Rosa Parks being a Black woman is crucial to her role in America’s civil rights movement, but one textbook publisher dismissed that fact to comply with a Florida rule.
Textbooks play a significant role in Florida Gov. Ron DeSantis’ fight against what he calls “woke indoctrination” in the nation’s public schools, especially when it comes to issues of race and gender, according to The New York Times.
As the Republican governor’s administration targets his state’s social studies curriculum, a small army of Florida experts, educators, political activists and parents have combed thousands of pages of book text as part of the review process.
Critical race theory and “social emotional learning” — which aims to support students in cultivating positive mindsets, yet is viewed by the DeSantis administration as unrelated to basic academics — are explicitly targeted by the state’s guidelines for evaluating textbooks.
“Normally, a state adoption is a pretty boring process that a few of us care about,” said former publishing executive turned education consultant Jeff Livingston, The Times reported, “but there are a lot of people watching this because the stakes are so high.”
U.S. Sens. Marco Rubio of Florida and Tim Kaine of Virginia are putting their weight behind an initiative to reduce illicit arms trafficking and strengthen security and stability in the Caribbean basin, where an uptick in guns and migration trafficking is endangering small island communities and raising national security concerns for the United States.
The proposed Caribbean Basin Security Initiative Authorization Act, which passed the House of Representatives last April, has found support from Rubio, a Republican, and Kaine, a Democrat, in the Senate. The two are sponsoring the bipartisan and bicameral legislation.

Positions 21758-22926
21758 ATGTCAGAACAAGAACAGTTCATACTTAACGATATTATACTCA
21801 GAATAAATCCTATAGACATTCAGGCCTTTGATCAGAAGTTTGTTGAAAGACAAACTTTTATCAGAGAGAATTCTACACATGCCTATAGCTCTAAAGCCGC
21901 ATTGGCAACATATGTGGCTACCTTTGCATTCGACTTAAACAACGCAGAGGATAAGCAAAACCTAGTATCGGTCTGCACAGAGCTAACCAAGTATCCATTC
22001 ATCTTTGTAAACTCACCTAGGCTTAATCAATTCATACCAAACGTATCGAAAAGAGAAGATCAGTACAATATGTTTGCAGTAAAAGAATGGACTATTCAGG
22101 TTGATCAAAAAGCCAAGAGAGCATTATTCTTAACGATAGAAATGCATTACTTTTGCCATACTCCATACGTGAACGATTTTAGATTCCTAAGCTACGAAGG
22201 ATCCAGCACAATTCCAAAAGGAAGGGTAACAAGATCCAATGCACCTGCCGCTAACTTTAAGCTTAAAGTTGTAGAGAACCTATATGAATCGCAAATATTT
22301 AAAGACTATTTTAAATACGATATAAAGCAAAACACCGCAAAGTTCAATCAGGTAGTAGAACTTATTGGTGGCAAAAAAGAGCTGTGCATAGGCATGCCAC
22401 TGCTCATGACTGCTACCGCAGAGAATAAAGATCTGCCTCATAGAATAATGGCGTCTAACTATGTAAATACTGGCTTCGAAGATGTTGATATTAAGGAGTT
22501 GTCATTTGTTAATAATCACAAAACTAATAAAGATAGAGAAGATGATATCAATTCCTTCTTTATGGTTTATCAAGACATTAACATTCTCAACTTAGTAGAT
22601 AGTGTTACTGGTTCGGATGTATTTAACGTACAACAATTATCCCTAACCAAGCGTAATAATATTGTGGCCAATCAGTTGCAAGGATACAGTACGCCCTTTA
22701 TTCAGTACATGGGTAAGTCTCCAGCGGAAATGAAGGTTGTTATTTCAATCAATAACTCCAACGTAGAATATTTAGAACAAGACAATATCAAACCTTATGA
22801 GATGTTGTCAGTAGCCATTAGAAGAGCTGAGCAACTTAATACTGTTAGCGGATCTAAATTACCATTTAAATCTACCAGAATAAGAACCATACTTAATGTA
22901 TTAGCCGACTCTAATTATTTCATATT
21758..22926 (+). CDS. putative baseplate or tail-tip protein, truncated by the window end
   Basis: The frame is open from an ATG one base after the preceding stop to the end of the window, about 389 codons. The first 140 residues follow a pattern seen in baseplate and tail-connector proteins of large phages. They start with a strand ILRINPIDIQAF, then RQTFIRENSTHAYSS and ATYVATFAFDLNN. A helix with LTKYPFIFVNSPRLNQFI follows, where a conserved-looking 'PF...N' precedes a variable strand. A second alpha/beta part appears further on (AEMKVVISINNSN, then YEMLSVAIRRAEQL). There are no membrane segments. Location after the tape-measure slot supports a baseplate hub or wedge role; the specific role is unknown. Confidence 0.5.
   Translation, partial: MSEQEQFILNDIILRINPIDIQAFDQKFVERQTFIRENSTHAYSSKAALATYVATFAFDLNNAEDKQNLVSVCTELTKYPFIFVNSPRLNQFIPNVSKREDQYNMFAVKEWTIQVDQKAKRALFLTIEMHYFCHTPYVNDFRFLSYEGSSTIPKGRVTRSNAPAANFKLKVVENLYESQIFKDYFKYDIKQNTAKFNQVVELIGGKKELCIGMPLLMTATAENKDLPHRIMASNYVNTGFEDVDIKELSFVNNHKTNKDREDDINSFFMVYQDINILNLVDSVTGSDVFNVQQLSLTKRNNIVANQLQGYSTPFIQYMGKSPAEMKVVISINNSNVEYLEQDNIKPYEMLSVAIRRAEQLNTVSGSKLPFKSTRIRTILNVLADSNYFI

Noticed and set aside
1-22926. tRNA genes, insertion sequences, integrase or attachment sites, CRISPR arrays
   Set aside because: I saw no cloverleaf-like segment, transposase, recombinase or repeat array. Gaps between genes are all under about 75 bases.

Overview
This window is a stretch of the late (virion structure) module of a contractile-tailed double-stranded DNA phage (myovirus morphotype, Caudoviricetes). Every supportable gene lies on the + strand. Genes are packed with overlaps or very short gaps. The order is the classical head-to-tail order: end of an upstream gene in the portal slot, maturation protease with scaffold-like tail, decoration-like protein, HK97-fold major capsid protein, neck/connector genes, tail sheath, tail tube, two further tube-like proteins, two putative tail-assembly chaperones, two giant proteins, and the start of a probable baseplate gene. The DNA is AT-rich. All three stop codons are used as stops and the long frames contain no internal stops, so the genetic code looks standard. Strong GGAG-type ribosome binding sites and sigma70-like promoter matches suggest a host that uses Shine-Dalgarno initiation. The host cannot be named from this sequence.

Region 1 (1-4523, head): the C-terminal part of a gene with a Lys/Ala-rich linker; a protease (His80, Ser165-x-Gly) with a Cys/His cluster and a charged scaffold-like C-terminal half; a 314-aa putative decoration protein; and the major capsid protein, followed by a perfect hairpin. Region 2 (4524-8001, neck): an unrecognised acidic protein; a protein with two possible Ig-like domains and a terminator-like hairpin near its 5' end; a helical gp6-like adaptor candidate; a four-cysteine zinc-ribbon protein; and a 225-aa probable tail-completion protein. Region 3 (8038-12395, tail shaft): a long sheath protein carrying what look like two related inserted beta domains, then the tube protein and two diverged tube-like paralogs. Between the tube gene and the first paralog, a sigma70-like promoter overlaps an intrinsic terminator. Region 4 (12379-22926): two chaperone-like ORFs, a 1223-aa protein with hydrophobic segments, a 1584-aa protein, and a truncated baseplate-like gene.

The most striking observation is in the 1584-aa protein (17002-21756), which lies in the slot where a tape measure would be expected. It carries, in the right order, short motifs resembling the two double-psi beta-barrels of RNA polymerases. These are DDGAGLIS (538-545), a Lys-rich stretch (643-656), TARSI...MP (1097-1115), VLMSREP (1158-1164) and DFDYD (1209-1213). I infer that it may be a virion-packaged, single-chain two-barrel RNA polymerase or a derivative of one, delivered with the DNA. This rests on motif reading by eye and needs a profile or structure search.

The bill would authorize appropriations of $74.8 million each year in foreign assistance. The funds would go to promoting the rule of law in the Caribbean; reducing trafficking in narcotics, weapons, bulk cash, and other contraband, and reducing corruption and the influence of authoritarian regimes such as China and Russia. Money also is to be used to “counter malign influence from authoritarian regimes, including China, Iran, Cuba, and Russia,” according to the bill.
The proposed legislation also says that money is to be used to strengthen the ability of beneficiary countries to prepare for and respond to natural disasters, and to increase regional coordination and collaboration between beneficiary countries and Haiti.
Driving to work one summer afternoon in Memphis last year, Ralph Jones saw a woman on the sidewalk pull over him. He thought she was in trouble or needed a ride, Mr. Jones said, and pulled over.
After a brief conversation in which she tried to lure him to a nearby motel, Mr Jones said he drove away but was soon stopped by police and yanked from his truck. The 70-year-old welder said that with just 86 cents in his pocket, he had no intention or money to poach a prostitute, officials claimed.
His protests were unsuccessful. Mr Jones was summoned and his truck was impounded along with the expensive tools inside. The charges were eventually dropped, but the truck and its work equipment remained on an impounded lot in the city for six weeks, when prosecutors finally agreed to return it for a $750 payment.
“It’s nothing but a bat,” said Mr. Jones.
Law enforcement agencies across the country have long used asset confiscation laws to seize property suspected of being linked to criminal activity, a tactic designed to deprive lawbreakers of ill-gotten gains from future crimes prevent and incidentally provide a lucrative source of income for the police departments.
But it became a law enforcement tactic of choice in Memphis, where the elite street crime unit involved in the Jan. 7 death of Tire Nichols, known as the Scorpion Unit, was among several law enforcement teams around the city that used vehicles widely seizures started.
Like Mr. Jones, some of those affected by the confiscations had not been convicted of a crime, and defense attorneys said they disproportionately affected low-income residents and people of color.
Over the past decade, civil rights activists in several states have successfully pushed to make it harder for police to seize property, but Tennessee still has some of the most aggressive confiscation laws in the country.